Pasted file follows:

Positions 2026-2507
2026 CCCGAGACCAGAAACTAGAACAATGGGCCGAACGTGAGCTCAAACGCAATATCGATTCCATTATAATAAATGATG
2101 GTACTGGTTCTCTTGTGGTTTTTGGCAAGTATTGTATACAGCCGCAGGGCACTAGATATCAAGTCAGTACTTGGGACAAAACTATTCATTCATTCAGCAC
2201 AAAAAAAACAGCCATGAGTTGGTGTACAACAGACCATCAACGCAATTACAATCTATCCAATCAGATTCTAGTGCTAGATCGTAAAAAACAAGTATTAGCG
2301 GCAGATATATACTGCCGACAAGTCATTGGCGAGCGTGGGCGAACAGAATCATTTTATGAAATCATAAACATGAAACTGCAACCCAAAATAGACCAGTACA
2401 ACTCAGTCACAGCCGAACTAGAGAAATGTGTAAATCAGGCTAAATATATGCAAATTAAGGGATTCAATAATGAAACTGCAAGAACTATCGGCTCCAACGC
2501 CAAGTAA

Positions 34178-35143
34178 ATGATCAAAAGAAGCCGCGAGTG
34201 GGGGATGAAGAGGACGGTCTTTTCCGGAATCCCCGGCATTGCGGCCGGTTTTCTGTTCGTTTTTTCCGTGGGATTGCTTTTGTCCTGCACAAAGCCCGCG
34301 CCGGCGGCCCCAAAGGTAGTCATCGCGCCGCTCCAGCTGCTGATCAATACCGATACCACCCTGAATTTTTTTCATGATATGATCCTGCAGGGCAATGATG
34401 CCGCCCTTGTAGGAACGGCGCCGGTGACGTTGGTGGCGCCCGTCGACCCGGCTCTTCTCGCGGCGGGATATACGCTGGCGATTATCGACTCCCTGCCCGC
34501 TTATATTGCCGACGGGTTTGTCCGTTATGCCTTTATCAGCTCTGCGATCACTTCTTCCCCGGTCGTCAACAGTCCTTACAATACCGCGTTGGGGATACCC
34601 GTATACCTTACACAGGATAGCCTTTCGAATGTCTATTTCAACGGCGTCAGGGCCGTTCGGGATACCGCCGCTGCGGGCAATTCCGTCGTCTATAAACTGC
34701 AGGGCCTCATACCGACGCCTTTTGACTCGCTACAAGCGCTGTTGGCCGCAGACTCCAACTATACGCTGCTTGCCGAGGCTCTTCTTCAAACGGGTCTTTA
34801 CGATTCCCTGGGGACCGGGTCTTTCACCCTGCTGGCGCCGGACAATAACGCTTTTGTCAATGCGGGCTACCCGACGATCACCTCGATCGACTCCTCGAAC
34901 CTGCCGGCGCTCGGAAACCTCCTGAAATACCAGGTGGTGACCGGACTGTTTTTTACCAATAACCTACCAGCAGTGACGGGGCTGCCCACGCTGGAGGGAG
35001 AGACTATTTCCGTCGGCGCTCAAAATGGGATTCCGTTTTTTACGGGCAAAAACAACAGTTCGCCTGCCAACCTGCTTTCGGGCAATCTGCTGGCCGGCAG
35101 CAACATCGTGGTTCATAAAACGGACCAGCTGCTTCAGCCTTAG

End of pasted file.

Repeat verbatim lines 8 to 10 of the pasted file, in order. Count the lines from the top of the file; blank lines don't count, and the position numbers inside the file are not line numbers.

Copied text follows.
Positions 34178-35143
34178 ATGATCAAAAGAAGCCGCGAGTG
34201 GGGGATGAAGAGGACGGTCTTTTCCGGAATCCCCGGCATTGCGGCCGGTTTTCTGTTCGTTTTTTCCGTGGGATTGCTTTTGTCCTGCACAAAGCCCGCG